How the web’s new landlords are making it easier than ever for anybody to build a website

All you need to do is move in.
All you need to do is move in.
Image: Reuters/Kim Kyung-Hoon
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In the new domain-name land rush, the temptation of alternatives that range from .guru, to .sexy may not be enough to get many to switch from the old reliable .com. But some companies have a plan to lure businesses to make the switch.

Last month, the first of what will eventually be hundreds of new top-level domain names went live. In an instant, the web expanded exponentially, adding vast swathes of virtual estate ready for development. Initial interest has been strong, with brands and early adopters rushing to buy up space on the domains that have so far gone live.

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But even so, the 20 most popular new domains together account for only a little more than 200,000 registrations. That’s about the same as .name, introduced in 2000 (and widely considered a flop). The people promoting the new domain names now coming into existence—everything from .app to .xyz—hope to avoid the fate of .name by doing what real estate developers do.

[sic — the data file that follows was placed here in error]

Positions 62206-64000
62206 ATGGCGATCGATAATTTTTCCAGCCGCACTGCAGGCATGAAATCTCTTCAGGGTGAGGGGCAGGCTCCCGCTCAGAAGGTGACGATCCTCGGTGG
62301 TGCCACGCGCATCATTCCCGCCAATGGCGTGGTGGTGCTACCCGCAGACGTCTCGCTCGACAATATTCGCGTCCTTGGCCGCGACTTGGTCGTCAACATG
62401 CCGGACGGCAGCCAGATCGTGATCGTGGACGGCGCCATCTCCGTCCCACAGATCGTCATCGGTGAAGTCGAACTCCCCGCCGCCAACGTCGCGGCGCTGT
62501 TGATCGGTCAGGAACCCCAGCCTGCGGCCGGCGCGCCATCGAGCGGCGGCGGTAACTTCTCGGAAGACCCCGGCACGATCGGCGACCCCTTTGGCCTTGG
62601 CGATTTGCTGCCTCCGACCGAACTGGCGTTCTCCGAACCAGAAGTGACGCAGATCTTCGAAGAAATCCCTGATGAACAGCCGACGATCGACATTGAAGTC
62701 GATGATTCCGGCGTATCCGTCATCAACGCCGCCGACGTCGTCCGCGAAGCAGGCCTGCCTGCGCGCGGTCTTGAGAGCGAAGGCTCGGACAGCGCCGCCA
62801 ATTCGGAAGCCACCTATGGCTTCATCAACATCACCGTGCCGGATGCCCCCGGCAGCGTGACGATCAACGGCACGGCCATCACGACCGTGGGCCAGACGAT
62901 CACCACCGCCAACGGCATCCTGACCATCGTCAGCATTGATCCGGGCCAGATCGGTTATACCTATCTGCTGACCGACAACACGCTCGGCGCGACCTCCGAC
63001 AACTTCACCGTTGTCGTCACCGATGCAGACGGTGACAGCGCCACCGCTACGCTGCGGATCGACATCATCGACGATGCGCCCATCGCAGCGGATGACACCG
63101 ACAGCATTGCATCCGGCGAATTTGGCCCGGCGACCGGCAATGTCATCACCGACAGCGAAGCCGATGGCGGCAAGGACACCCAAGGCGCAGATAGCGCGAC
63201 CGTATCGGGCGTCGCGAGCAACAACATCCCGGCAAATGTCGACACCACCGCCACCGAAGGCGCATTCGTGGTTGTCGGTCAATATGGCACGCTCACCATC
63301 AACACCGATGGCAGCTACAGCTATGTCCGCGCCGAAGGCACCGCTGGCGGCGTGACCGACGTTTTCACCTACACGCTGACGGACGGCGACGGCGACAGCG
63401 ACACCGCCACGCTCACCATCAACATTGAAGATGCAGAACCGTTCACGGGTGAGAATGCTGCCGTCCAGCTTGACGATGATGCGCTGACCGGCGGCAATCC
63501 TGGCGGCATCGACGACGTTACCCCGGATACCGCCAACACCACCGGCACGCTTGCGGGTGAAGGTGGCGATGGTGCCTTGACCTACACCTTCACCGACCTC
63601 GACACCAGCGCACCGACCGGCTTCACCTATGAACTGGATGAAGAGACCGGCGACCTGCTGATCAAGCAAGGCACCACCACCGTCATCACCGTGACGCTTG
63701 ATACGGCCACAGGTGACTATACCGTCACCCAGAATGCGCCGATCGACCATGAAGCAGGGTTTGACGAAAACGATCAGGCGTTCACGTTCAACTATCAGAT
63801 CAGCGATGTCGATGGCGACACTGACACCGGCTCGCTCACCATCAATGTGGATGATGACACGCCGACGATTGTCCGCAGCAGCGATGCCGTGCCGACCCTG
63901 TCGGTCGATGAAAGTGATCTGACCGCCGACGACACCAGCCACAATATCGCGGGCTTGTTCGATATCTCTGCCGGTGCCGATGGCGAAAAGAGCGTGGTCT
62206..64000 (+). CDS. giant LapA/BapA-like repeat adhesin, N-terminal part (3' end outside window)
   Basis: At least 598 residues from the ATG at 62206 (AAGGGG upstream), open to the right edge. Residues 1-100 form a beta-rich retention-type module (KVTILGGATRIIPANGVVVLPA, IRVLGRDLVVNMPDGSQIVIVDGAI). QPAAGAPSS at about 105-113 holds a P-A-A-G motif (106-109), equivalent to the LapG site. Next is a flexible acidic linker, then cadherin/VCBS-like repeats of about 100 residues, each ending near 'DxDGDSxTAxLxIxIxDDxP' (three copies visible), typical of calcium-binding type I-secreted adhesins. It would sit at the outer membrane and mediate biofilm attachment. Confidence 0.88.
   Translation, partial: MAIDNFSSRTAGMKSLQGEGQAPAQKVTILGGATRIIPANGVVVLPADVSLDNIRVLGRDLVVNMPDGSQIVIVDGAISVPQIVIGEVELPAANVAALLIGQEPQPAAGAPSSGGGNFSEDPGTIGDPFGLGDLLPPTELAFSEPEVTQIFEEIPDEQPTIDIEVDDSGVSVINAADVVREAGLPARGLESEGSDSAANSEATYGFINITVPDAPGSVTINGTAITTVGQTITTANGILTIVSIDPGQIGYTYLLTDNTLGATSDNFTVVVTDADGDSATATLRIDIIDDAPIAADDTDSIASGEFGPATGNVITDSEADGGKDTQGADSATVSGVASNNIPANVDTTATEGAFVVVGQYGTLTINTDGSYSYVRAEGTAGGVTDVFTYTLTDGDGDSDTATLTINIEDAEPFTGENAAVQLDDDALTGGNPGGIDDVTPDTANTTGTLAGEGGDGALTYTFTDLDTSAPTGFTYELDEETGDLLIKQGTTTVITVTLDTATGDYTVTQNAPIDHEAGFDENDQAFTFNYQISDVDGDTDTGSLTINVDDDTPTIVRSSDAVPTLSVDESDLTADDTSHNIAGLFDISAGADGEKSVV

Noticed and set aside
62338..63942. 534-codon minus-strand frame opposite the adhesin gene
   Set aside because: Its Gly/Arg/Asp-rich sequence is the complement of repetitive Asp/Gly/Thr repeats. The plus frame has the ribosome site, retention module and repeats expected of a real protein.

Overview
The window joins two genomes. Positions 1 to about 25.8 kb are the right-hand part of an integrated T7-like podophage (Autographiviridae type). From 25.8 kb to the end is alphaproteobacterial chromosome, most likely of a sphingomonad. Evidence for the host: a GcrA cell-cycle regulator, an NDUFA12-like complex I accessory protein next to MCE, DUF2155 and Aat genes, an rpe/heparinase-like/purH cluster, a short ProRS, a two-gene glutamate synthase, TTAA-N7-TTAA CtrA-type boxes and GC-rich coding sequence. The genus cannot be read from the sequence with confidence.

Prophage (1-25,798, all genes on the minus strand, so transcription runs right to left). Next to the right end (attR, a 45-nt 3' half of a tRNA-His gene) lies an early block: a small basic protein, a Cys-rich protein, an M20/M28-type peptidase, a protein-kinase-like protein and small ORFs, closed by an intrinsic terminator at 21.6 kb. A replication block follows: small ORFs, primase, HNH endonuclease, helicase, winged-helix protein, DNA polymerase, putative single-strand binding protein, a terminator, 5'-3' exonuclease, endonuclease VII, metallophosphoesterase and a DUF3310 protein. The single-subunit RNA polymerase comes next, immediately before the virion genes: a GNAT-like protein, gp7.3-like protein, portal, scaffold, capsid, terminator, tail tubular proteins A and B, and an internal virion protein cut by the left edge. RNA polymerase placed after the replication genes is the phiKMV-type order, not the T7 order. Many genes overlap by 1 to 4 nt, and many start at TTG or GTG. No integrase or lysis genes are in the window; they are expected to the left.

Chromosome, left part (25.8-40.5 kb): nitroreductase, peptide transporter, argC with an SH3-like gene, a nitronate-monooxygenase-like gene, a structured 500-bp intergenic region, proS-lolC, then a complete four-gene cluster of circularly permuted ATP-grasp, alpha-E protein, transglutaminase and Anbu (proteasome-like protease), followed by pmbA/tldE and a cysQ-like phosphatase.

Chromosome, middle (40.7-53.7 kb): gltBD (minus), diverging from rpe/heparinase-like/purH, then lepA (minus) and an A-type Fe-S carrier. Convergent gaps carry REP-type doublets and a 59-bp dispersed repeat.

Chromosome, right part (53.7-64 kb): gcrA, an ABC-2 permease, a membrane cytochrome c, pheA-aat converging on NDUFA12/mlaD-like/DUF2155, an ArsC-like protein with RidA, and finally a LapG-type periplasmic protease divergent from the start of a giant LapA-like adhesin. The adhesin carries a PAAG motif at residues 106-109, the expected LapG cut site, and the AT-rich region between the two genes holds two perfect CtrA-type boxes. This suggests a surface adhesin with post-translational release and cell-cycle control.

When large-scale property developers buy up tracts of virgin land, they usually don’t just stick a sign in the ground and hope that people will want to pony up for the vacant lots. Instead they build roads and cul de sacs, and then start raising rows of identical or similar homes, which they market for sale or rent to those looking for something new, nice, and inexpensive. Something similar is happening to the web.

One such development, which goes live this week, is Promoted by Rightside, a big player in the new TLDs, the service is being built on to top of .menu, a new web address aimed, unsurprisingly, at restaurant-owners who want to put their menus online. The theory is that instead of building their own websites and keeping them up to date, many restaurants would prefer to simply upload their menus to pre-built templates. For $10 a month, Rightside will provide the domain name (say, stock images, and offer an easy-to-use edit function to add, delete or re-order menu items. It would resemble the back-end of a blog.

Businesspeople call this “productization.” Don’t just sell something; package it, add value to it, and turn it into something worth buying. Rightside is hardly the first to think of it. A pioneer in productizing domain names was Juan Diego Calle, who bought the rights to Colombia’s domain, .co, and sells it as a shorter, special address for start-ups. He packages the domain with an email address and a starter webpage. Calle is also an investor in new TLDs, and plans to adopt a similar strategy with them, he told Quartz.

The hundreds of new domain names are meant to democratize the web, bringing choice and variety to the many millions of people and businesses coming online. Under the old system, anything but a .com web address was considered odd. The new multi-hued web was created to destroy those prejudices and provide niches for different types of interests. Not everybody is yet convinced it is necessary. But at least there is an effort to provide something more than a few characters in your address bar.